Cookies on this website

We use cookies to ensure that we give you the best experience on our website. If you click 'Accept all cookies' we'll assume that you are happy to receive all cookies and you won't see this message again. If you click 'Reject all non-essential cookies' only necessary cookies providing core functionality such as security, network management, and accessibility will be enabled. Click 'Find out more' for information on how to change your cookie settings.

Work in this area in Oxford uses many different kinds of imaging (including echocardiography, magnetic resonance imaging, vascular ultrasound and microvascular imaging) to identify the unique differences in changes that happen in  mothers and their babies after pregnancy complications such as high blood pressure and premature birth.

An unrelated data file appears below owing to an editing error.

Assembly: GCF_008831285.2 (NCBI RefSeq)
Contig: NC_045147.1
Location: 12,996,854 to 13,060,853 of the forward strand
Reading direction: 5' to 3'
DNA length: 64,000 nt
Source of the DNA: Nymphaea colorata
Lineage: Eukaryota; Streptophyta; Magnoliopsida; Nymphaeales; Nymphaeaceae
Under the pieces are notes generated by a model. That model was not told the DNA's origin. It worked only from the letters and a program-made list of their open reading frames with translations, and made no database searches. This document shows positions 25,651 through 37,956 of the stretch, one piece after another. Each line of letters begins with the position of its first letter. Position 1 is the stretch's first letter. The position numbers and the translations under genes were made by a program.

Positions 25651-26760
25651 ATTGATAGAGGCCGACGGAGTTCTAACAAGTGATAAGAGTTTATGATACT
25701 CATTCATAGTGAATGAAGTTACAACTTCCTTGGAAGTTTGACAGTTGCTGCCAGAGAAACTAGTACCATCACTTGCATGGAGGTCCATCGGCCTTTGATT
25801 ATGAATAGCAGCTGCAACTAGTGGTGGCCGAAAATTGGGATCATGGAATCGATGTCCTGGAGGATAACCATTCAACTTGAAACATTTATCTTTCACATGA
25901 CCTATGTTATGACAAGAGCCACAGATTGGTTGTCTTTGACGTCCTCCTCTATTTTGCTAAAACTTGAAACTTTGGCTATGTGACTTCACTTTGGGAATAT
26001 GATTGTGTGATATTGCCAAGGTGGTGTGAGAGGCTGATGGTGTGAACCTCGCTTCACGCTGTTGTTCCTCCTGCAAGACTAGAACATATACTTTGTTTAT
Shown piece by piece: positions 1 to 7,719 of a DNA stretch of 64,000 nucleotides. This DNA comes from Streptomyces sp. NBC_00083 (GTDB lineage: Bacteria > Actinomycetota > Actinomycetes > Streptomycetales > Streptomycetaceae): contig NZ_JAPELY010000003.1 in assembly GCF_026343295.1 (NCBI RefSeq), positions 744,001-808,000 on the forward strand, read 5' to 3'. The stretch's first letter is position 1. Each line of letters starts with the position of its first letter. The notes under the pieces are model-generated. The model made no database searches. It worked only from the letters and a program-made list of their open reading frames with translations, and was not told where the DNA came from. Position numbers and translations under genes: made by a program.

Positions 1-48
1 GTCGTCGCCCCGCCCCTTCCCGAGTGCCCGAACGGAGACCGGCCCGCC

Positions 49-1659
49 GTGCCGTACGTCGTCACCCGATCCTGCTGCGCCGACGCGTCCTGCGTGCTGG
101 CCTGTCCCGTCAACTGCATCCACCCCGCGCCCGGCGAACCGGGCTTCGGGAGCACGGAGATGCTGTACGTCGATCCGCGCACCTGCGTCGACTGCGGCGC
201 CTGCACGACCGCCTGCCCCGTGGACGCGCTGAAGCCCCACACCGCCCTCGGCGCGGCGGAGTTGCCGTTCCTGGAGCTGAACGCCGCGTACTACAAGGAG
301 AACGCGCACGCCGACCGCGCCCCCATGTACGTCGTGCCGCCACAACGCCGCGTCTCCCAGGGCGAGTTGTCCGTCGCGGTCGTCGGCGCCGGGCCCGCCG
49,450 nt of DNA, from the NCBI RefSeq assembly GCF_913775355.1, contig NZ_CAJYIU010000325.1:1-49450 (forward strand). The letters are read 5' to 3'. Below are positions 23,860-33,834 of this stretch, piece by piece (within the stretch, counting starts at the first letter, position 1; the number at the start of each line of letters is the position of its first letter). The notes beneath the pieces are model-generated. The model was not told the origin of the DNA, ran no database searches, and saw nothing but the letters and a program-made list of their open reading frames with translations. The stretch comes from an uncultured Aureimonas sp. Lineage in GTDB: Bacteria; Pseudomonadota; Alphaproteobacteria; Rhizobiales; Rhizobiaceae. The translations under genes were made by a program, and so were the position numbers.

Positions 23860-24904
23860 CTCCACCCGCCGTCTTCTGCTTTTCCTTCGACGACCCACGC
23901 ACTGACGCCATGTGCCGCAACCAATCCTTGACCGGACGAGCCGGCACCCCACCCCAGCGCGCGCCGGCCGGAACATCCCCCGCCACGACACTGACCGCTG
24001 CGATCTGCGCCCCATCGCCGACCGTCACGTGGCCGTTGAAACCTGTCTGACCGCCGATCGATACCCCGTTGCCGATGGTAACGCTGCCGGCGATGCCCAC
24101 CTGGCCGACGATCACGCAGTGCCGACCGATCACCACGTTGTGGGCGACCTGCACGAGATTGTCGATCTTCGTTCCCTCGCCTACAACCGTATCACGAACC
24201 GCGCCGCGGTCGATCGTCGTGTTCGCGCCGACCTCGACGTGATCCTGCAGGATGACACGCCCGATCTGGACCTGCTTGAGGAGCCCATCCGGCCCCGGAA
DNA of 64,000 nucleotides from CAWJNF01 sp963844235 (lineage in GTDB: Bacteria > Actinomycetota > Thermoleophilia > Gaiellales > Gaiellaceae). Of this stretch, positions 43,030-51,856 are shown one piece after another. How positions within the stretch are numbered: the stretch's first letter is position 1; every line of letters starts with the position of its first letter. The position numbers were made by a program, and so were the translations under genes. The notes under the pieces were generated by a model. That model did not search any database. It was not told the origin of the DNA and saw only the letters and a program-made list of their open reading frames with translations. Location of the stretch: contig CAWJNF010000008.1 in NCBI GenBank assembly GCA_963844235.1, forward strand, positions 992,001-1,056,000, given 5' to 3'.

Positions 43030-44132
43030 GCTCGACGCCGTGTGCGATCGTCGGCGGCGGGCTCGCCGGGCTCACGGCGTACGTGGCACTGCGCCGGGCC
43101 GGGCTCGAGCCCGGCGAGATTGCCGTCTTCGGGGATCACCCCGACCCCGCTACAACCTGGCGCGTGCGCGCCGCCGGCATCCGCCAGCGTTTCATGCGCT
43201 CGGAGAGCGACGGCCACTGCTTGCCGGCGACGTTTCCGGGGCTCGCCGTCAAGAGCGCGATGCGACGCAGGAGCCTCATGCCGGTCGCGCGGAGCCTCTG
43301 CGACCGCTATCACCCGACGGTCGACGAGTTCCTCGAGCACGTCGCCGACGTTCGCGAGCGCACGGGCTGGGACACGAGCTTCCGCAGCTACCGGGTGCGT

Researchers doing work related to this theme have found that even ten year’s later, the heart’s structure and function was different in women who had hypertension in pregnancy. Other researchers at the University of Oxford have found differences in the brain as much as 15 years later in women who had high blood pressure during pregnancy. The severity of changes is proportional to time since pregnancy, which is consistent with continued accumulation of damage after pregnancy.

Research in this theme has also tracked changes in the heart and heart muscles in young adults who were born prematurely.

Read more:

Variations in Cardiovascular Structure, Function, and Geometry in Midlife Associated With a History of Hypertensive Pregnancy. Henry Boardman 1, et al, (2020), Hypertension, 75(6), 1542-1550

Long-term cerebral white and gray matter changes after preeclampsia Timo Siepmann 1, et al, (2017), Neurology, 88(13): 1256-1264.

Association of Preterm Birth With Myocardial Fibrosis and Diastolic Dysfunction in Young Adulthood. Adam J Lewandowski, et al, (2021) Aug 17;78(7): 683-692 doi: 10.1016/j.jacc.2021.05.053